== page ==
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31253 Database Programming

Warning: The information on this page is indicative. The subject outline for a particular session, location and mode of offering is the authoritative source of all information about the subject for that offering. Required texts, recommended texts and references in particular are likely to change. Students will be provided with a subject outline once they enrol in the subject.

Subject handbook information prior to 2018 is available in the Archives.

UTS: Information Technology: Software
Credit points: 6 cp

Subject level:

Undergraduate

Result type: Grade and marks

Requisite(s): 31271 Database Fundamentals OR 31061 Database Principles OR 31474 Database Fundamentals OR 31487 Database Management Systems
Anti-requisite(s): 31099 Distributed Database Programming and Administration

Recommended studies:

It is assumed that students are familiar with basic database concepts; familiarity with the SQL language is mandatory and previous experience with at least one higher-level programming language is required.

Description

This subject teaches students how to design, develop and evaluate database programming and administration solutions to meet pre-defined quality characteristics of functionality (suitability, security), usability (operability), efficiency (time behaviour, resource utilisation), and maintainability (changeability, testability). Database programming and administration solutions are implemented using Oracle 11G, SQL*Plus and PL/SQL. Concepts, theories and technologies underlying the methods and techniques are introduced and explained as required. Students apply all that they have learnt to develop a small application to solve a database problem.

Subject learning objectives (SLOs)

Upon successful completion of this subject students should be able to:

1. Be able to describe the benefits of Database Programming
2. Understand programming constructs available in PL/SQL.
3. Understand how triggers, stored procedures and stored functions and database packages operate.
4. Understand the current development methodology in modern database systems
5. Describe the use of supplied packages in the Oracle database
6. Have a basic understanding of the roles and responsibilities of a database administrator

Course intended learning outcomes (CILOs)

This subject also contributes specifically to the development of the following Course Intended Learning Outcomes (CILOs):

  • Needs, context and systems - Engineering and IT take place within the larger context of society and the environment, which encompasses social, economic and sustainability needs. (A.0)
  • Identify, interpret and analyse stakeholder needs. (A.1)
  • Apply systems thinking to understand complex system behaviour including interactions between components and with other systems (social, cultural, legislative, environmental, business etc.) (A.5)
  • Identify and apply relevant problem solving methodologies (B.1)
  • Apply decision-making methodologies to evaluate solutions for efficiency, effectiveness and sustainability (B.4)

Teaching and learning strategies

Each week there will be a 2 hour lecture and a 1 hour tutorial/lab. Lab sessions will be used to support the lectures with illustrative examples and exercise.

Content (topics)

  1. Introduction to Database Programming, revision of SQL and an introduction to SQL*Plus, iSQL*Plus and the development tool SQL Developer
  2. PL/SQL language fundamentals, variables and built in functions
  3. Database procedures, functions, triggers and packages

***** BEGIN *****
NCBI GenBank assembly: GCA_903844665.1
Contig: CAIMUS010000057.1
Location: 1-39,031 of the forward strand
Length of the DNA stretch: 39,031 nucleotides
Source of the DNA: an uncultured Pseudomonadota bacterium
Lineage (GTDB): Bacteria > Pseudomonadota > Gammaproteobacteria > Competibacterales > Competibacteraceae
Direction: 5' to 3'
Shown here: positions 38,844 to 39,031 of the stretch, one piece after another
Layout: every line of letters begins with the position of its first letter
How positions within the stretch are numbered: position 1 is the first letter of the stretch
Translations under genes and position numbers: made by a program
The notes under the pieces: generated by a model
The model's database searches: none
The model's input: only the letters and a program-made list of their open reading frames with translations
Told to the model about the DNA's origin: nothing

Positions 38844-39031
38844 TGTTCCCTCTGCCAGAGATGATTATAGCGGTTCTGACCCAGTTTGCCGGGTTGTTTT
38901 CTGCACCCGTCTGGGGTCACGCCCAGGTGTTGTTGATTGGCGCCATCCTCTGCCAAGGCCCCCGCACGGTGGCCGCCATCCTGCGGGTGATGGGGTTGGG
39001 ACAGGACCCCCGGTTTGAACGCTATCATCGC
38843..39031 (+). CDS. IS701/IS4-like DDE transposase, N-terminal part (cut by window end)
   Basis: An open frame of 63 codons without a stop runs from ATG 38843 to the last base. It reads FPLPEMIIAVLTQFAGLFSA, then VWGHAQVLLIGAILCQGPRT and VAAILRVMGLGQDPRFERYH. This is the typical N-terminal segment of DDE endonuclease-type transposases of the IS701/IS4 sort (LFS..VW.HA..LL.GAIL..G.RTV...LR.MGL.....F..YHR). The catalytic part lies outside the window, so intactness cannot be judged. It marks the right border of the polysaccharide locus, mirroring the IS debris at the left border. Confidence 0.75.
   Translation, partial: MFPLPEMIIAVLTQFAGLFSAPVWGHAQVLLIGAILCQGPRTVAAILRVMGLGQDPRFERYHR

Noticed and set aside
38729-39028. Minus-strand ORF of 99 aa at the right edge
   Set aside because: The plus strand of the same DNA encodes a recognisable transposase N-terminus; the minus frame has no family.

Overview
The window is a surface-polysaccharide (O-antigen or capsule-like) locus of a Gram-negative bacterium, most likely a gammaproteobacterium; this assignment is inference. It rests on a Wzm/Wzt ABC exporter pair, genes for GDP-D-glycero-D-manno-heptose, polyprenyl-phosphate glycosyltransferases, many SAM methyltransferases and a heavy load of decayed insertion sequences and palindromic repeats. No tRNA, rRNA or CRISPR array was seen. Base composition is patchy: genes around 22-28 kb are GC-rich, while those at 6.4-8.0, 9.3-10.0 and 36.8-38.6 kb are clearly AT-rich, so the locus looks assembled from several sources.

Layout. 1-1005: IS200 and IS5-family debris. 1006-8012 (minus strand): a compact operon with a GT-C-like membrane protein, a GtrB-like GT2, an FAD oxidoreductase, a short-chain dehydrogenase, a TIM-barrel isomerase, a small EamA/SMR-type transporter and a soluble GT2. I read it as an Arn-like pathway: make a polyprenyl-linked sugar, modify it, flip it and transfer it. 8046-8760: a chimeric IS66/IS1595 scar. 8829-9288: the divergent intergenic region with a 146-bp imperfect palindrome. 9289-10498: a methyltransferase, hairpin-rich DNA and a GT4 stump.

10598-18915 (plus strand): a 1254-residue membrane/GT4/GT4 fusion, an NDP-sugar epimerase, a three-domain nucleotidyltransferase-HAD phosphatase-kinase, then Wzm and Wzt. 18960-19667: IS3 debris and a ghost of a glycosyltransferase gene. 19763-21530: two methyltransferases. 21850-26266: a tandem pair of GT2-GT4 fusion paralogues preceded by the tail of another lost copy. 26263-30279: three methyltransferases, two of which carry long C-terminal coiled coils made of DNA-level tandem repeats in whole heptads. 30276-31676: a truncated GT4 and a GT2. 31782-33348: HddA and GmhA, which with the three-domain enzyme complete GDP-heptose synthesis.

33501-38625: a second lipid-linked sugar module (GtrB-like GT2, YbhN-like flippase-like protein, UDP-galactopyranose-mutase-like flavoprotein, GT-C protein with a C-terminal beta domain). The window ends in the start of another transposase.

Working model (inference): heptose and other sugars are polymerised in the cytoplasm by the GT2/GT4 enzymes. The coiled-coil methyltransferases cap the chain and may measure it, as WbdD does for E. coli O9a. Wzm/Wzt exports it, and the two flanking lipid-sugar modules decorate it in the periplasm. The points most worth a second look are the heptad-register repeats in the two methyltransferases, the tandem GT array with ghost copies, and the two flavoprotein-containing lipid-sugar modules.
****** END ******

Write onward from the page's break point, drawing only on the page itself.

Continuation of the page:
4. Error and exception handling
  5. File input/output from the database
  6. Dynamic SQL.
  7. Introduction and awareness of performance tuning
  8. Database administration

Assessment

Assessment task 1: Assignment 1

Objective(s):

This assessment task addresses the following subject learning objectives (SLOs):

1, 2, 3, 4 and 5

This assessment task contributes to the development of the following course intended learning outcomes (CILOs):

A.0, A.1, B.1 and B.4

Type: Exercises
Groupwork: Individual
Weight: 50%
Criteria linkages:
Criteria Weight (%) SLOs CILOs
Correctness of interpretation of data and subsequent solution 30 1 A.1
Development of a robust solution in a programming environement 40 2 B.1
Appropriate use of existing database packages 10 3 B.4
Appropriate use of database functionality 10 4 A.0
Understanding of Oracle Database syntax 10 5 A.1
SLOs: subject learning objectives
CILOs: course intended learning outcomes

Assessment task 2: Final Examination

Objective(s):

This assessment task addresses the following subject learning objectives (SLOs):

1, 2, 3, 4, 5 and 6

This assessment task contributes to the development of the following course intended learning outcomes (CILOs):

A.0, A.1, A.5, B.1 and B.4

Type: Examination
Groupwork: Individual
Weight: 50%
Criteria linkages:
Criteria Weight (%) SLOs CILOs
Correctness of interpretation of data and subsequent solution 15 1 A.1
Development of a robust solution in a programming environment 25 2 B.1
Appropriate use of existing database packages 15 3 B.4
Appropriate use of database functionality 20 4 A.0
Understanding of Oracle Database syntax 15 5 A.1
Understand database administration requirements 10 6 A.5
SLOs: subject learning objectives
CILOs: course intended learning outcomes

Minimum requirements

Students must attain 50% or greater of the total exam score to qualify for a pass in this subject. Accordingly, exam scores below 50% will result in a fail with a final grade of X.

Required texts

Prescribed Text 978-0-596-51446-4
Oracle PL/SQL Programming (5th Edition) ISBN 978-0-596-51446-4
by Steven Feuerstein with Bill Pribyl
Published by O'Reilly and Associates Inc.

References

Other References

  1. OTN - Oracles On Line Help System
  2. Oracle PL/SQL by Example (Third Edition) ISBN 0-13-117261-1
By Benjamin Rosenzweig and Elena Silvestrova Published by Prentice Hall